Skip to content

How and why to set shared goals with your partner.

We get it. It can feel uncomfortable talking about money with your partner. But if your relationship is beginning an important new phase, like marriage or moving in together, having a conversation about your long-term financial plans is essential to you and your partner’s success.

We can help. By following these three straightforward steps, you and your partner can overcome the difficulties of discussing shared financial goals:

1 . Communicate

2. Think SMART

3. Choose an advisor both of you can trust

Let’s begin by taking closer look at the single most important step towards setting shared financial goals…

Step 1: Communicate

Before you can figure out your shared financial goals, you and your partner should outline what each of you wants to achieve in the next five years. This will give you a solid base for conversation.

Start by sketching out an idea of where you want to be in five years. Don’t worry about the finer details. Introduce it to your partner, and encourage them to develop their own, in private and at their own pace. Agree to a time when the two of you can compare and contrast and talk through your plans.

What your partner shows you could be surprising. No two people are exactly the same, even if they were made for each other. That’s why it’s so important to start communicating.

 

 

Step 2: Think SMART

Both of you decided on the five-year goal of owning a townhouse in Surrey, a 40 minute drive from downtown Vancouver, where the average price for such a home is currently $1,100,000 CAD. Is this goal SMART?

The question is simpler to answer than it sounds. SMART goals are Specific, Measurable, Attainable, Relevant, and Time-based. Purchasing a townhouse in Surrey is specific. At an expected cost somewhere near $1 million CAD, the goal is measurable; and, with a plan to reach this goal in five years, it’s also time-based. Whether any of this is relevant or attainable, given the current financial situation for you and your partner, remains open to discussion. But by examining your goals with this basic system, you and your partner are much better prepared to move forward with your financial plans.

All you need is guidance.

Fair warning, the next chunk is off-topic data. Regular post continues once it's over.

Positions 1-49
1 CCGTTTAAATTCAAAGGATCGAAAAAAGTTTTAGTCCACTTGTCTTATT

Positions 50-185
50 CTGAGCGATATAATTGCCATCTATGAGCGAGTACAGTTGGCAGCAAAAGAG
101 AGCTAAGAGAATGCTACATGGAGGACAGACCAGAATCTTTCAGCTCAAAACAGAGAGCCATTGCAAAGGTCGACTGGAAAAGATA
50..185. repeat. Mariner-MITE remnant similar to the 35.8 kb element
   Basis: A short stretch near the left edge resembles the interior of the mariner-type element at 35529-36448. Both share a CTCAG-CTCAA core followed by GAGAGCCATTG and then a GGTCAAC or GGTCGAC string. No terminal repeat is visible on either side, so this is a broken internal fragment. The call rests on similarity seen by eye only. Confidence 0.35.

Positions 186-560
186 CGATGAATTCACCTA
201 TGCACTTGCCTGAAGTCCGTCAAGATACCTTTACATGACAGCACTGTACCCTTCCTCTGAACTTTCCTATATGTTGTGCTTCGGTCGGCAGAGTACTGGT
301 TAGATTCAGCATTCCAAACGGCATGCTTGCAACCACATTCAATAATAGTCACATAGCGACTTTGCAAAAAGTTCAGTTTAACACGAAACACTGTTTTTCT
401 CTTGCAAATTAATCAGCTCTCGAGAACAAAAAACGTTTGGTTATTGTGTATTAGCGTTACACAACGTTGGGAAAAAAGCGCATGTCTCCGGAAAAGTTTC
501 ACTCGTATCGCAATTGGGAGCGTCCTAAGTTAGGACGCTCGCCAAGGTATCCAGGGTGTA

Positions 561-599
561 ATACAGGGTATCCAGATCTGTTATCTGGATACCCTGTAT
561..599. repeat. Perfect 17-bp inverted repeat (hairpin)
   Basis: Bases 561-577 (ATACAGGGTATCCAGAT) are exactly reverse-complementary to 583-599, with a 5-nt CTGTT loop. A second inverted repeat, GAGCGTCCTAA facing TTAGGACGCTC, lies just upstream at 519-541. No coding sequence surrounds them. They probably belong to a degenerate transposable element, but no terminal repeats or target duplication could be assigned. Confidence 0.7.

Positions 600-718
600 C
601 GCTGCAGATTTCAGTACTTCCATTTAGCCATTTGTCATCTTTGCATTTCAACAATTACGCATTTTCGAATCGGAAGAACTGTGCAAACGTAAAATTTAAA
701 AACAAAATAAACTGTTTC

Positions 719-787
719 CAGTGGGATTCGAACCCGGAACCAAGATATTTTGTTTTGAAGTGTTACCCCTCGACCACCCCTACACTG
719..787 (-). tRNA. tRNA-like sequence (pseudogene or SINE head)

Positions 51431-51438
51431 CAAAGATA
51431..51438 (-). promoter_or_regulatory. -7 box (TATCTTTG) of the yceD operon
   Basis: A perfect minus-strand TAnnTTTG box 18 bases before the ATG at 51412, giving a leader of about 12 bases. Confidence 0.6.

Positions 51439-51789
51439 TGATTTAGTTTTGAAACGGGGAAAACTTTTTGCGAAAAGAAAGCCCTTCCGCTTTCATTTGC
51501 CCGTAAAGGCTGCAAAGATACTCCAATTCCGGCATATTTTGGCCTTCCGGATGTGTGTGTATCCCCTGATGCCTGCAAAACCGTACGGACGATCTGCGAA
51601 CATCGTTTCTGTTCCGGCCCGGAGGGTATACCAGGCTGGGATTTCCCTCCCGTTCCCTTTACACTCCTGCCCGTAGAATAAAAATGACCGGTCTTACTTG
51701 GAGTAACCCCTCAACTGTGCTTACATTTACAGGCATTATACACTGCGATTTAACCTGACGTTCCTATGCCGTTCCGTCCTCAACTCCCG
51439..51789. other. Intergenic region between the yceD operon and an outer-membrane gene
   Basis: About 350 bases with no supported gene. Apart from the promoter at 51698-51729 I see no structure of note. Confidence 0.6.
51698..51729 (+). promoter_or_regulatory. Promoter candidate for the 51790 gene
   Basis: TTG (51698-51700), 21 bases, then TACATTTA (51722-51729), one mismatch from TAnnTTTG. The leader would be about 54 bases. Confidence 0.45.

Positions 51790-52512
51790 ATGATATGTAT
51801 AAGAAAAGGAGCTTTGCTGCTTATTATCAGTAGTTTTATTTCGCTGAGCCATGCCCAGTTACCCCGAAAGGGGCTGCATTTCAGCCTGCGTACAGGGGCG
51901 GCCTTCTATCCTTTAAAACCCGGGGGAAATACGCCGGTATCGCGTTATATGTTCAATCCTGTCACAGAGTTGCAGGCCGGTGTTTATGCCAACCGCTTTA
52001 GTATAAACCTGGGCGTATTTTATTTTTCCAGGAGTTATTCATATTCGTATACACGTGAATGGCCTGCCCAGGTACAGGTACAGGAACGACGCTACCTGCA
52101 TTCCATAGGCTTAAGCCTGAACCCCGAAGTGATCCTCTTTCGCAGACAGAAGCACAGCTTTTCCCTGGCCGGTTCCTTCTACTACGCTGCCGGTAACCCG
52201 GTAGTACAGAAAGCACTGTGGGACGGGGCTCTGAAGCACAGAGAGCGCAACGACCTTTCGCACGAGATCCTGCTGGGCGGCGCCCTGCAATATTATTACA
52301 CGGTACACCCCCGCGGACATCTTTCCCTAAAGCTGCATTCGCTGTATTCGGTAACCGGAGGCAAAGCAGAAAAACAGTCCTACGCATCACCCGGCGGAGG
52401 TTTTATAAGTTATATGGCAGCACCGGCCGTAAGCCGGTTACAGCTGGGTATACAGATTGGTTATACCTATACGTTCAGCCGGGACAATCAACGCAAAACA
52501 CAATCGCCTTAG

Step 3: Choose an advisor both of you can trust

Setting shared financial goals requires approaching banking as a team. Neither you nor your partner should feel that the advice is biased, or serving one side more than the other. Both of you should be confident that your finances are being managed with care. Working with a financial advisor that truly understands your unique financial situation and financial goals is the best way to set you up to achieve them.

 

 

 

The stuff we have to say
This article is provided for general information purposes only. It is not to be relied upon as financial, tax, or investment advice or guarantees about the future, nor should it be considered a recommendation to buy or sell. Information contained in this article, including information relating to interest rates, market conditions, tax rules, fees, and other investment factors are subject to change without notice and Cost Capital Savings Federal Credit Union is not responsible to update this information. All third party sources are believed to be accurate and reliable as of the date of publication and Coast Capital Savings Federal Credit Union does not guarantee accuracy or reliability of such sources. Readers should consult their own professional advisor for specific financial, investment, and tax advice tailored to their needs to ensure that individual circumstances are considered properly and action is taken based on the latest available information.

Most popular in Joining Finances with a Partner

What $200 can do for your business

Being your own boss has its perks. Flexibility, making important business decisions, even getting to work from home in your pajamas. But being your own boss also comes at a…

What $200 can do for your business
Grow Your Money

5 Quick Tips for RRSP Season

For most people, a Registered Retirement Savings Plan (RRSP) is that thing you’re putting money into to save for retirement. And you’re right, it is. But beyond that, many people’s…

Small Business Centre

Ultimate Guide | How to manage your business’s cash flow.

As a small business owner, you’re managing cash coming in and out of your business everyday. From the smallest transaction to your monthly storefront rent payment, you need to have…

Cash management for small business